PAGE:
Gene therapy has partly restored the function of the retina’s cone receptors in two children who were born completely colourblind, reports a new study led by UCL researchers.
The findings, published in Brain, provide hope that the treatment is effectively activating previously dormant communication pathways between the retina and the brain, drawing on the plastic nature of the developing adolescent brain.
The academically-led study has been running alongside a phase 1/2 clinical trial in children with achromatopsia, using a new way to test whether the treatment is changing the neural pathways specific to the cones.
Achromatopsia is caused by disease-causing variants to one of a few genes. It affects cone cells, which (along with rods) are one of two types of photoreceptors in the eyes. As cones are responsible for colour vision, people with achromatopsia are completely colourblind, while they also have very poor vision overall and find bright light uncomfortable (photophobia). Their cone cells do not send signals to the brain, but many remain present, so researchers have been seeking to activate the dormant cells.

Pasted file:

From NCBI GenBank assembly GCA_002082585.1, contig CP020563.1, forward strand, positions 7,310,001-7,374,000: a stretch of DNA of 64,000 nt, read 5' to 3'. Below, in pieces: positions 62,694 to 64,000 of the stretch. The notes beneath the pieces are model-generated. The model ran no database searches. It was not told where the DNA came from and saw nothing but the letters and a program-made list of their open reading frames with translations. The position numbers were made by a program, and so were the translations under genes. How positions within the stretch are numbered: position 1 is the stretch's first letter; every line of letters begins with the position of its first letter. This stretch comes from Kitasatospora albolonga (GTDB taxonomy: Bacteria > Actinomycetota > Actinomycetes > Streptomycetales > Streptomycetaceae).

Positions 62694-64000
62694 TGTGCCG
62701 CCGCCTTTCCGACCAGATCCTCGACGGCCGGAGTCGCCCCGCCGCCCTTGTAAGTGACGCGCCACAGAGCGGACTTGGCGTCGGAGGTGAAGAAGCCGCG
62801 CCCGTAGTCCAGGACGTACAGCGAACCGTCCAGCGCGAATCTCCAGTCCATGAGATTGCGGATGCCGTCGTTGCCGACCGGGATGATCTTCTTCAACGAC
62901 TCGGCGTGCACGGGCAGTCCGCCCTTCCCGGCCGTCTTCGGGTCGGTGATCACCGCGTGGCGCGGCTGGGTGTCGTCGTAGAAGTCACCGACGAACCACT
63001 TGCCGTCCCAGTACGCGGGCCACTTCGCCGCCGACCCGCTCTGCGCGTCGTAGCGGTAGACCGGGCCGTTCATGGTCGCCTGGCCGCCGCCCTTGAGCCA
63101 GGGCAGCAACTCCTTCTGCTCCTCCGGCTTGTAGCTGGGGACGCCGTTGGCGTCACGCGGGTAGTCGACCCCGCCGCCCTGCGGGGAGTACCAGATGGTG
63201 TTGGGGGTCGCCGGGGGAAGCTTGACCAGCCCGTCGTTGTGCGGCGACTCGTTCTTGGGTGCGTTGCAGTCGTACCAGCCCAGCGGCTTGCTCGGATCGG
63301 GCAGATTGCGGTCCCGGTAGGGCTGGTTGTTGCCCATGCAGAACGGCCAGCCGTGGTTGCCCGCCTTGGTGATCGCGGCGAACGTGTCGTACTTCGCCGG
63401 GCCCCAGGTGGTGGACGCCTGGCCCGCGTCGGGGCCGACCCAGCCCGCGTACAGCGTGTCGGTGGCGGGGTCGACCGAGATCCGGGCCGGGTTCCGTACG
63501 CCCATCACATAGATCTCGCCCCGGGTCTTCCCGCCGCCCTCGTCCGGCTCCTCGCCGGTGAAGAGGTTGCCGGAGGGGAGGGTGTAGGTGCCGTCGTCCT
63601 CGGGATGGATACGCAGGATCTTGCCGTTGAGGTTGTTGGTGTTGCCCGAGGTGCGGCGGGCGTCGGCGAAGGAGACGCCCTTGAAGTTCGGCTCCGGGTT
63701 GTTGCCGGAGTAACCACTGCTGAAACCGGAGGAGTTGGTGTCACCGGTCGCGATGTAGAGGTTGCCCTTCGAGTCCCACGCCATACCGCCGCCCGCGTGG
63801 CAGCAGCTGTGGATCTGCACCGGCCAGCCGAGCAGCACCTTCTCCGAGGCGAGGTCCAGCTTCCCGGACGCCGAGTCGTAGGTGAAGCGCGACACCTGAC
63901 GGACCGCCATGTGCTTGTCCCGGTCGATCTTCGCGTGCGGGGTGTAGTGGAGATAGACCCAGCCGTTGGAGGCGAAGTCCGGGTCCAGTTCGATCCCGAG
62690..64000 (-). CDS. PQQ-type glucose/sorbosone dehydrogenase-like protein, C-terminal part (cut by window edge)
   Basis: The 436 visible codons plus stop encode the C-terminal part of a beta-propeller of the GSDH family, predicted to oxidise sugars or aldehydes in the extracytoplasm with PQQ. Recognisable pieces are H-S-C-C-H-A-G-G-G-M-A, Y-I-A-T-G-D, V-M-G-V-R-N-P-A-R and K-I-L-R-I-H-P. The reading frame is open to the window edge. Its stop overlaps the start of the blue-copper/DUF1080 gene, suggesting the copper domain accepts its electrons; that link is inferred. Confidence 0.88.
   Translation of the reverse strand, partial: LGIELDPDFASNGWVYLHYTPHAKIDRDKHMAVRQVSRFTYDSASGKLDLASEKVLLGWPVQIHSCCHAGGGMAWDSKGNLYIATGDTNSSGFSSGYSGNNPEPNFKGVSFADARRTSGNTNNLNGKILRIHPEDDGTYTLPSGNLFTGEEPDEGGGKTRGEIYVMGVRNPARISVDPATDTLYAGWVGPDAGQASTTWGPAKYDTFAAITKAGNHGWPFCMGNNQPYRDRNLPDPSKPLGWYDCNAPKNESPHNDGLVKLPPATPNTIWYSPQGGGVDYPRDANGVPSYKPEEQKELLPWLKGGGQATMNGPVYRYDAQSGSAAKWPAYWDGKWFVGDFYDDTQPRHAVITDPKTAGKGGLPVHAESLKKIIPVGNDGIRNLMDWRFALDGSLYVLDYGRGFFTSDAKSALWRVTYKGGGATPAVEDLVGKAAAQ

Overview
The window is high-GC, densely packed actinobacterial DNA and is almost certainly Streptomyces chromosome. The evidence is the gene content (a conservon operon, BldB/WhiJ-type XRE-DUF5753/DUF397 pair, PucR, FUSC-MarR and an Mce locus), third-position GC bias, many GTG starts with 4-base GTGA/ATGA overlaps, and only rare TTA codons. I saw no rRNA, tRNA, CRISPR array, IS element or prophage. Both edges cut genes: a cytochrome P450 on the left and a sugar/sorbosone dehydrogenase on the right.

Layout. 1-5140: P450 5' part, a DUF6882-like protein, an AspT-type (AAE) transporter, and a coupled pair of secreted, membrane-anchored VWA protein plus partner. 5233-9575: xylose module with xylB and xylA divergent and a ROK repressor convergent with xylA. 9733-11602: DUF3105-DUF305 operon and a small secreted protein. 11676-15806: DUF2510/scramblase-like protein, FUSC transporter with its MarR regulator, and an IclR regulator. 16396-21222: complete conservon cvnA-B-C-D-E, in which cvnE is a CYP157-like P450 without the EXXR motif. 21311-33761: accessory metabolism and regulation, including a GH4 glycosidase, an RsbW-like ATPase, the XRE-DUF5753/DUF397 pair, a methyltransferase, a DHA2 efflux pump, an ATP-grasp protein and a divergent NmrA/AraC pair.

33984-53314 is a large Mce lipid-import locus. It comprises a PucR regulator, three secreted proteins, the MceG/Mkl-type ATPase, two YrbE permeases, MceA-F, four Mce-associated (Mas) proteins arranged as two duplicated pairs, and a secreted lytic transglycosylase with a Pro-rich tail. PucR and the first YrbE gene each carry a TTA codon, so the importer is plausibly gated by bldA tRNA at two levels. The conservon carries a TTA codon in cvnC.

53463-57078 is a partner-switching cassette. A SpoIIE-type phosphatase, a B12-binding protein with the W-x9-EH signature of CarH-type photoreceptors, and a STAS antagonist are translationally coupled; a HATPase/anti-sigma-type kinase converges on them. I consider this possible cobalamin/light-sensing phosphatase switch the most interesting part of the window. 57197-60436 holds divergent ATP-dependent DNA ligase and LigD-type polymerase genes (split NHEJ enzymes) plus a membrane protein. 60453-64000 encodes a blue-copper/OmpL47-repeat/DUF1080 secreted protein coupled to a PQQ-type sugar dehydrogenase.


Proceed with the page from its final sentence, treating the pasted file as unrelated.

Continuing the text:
Lead author Dr Tessa Dekker (UCL Institute of Ophthalmology) said: “Our study is the first to directly confirm widespread speculation that gene therapy offered to children and adolescents can successfully activate the dormant cone photoreceptor pathways and evoke visual signals never previously experienced by these patients.
“We are demonstrating the potential of leveraging the plasticity of our brains, which may be particularly able to adapt to treatment effects when people are young.”
The study involved four young people with achromatopsia aged 10 to 15 years old, who were taking part in two trials led by Professor James Bainbridge at UCL and Moorfields Eye Hospital, sponsored by MeiraGTx-Janssen Pharmaceuticals.
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